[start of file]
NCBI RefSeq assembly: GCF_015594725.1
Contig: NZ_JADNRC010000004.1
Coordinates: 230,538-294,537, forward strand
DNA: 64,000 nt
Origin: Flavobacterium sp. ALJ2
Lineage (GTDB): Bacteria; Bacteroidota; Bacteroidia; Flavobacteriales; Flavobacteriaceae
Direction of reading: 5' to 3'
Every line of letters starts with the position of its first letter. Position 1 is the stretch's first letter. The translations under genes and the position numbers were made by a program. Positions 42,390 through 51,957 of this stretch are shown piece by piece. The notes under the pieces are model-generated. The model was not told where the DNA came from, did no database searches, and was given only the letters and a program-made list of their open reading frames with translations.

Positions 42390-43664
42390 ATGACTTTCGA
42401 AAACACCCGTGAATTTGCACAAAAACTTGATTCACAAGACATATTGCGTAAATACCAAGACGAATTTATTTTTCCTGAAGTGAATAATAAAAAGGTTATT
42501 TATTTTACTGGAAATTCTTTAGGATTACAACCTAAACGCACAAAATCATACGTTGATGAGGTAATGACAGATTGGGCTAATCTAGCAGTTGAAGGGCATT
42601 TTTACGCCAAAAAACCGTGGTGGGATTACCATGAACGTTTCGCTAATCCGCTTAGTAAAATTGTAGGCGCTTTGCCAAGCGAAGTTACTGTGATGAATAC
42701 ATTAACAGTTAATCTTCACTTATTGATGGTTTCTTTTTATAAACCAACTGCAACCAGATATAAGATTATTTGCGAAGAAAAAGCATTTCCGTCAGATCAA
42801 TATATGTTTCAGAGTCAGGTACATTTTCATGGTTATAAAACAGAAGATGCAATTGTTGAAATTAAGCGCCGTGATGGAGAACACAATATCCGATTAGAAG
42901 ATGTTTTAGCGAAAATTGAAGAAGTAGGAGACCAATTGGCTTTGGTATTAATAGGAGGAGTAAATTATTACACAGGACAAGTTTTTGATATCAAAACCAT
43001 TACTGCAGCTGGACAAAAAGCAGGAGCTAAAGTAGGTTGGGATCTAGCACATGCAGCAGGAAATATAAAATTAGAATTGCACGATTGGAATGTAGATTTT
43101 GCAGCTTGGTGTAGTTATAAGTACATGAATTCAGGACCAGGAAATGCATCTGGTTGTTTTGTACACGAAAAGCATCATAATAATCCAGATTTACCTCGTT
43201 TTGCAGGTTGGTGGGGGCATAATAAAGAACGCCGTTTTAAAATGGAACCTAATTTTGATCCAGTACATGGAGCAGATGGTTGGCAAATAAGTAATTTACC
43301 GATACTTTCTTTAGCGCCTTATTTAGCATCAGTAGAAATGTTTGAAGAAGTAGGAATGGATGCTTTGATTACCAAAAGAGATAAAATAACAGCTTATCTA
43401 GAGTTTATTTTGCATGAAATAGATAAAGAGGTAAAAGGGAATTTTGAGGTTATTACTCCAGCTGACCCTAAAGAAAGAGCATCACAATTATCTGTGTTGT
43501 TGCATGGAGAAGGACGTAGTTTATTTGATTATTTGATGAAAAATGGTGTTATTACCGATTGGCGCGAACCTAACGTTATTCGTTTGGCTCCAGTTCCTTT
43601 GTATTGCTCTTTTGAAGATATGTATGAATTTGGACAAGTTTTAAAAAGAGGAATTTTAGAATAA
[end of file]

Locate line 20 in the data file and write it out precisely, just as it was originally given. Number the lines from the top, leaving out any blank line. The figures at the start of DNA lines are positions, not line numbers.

43301 GATACTTTCTTTAGCGCCTTATTTAGCATCAGTAGAAATGTTTGAAGAAGTAGGAATGGATGCTTTGATTACCAAAAGAGATAAAATAACAGCTTATCTA